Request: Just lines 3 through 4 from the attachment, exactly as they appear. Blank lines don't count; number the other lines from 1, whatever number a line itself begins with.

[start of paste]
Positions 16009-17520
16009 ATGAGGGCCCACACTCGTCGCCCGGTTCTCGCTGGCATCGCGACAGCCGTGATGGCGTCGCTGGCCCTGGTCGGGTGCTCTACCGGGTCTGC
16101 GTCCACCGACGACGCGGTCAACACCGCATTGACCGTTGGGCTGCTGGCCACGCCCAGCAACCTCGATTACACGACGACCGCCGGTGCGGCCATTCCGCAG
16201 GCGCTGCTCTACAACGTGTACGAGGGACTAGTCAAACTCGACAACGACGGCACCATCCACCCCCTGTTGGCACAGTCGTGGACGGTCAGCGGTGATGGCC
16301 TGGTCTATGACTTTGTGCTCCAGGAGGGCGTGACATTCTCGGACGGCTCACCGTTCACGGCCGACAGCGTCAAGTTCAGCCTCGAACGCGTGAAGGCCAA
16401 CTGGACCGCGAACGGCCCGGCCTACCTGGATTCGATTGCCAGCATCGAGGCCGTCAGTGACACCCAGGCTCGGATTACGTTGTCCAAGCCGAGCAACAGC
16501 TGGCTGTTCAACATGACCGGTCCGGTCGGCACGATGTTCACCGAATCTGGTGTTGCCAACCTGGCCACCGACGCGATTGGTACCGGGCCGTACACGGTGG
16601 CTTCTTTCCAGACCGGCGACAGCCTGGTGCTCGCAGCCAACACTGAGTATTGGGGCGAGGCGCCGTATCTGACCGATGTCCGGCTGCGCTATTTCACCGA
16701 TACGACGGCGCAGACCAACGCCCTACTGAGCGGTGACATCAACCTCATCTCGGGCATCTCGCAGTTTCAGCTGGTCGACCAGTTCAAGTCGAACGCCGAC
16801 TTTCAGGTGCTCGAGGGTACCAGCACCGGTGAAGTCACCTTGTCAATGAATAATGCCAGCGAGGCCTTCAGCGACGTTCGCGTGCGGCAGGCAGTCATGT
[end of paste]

16101 GTCCACCGACGACGCGGTCAACACCGCATTGACCGTTGGGCTGCTGGCCACGCCCAGCAACCTCGATTACACGACGACCGCCGGTGCGGCCATTCCGCAG
16201 GCGCTGCTCTACAACGTGTACGAGGGACTAGTCAAACTCGACAACGACGGCACCATCCACCCCCTGTTGGCACAGTCGTGGACGGTCAGCGGTGATGGCC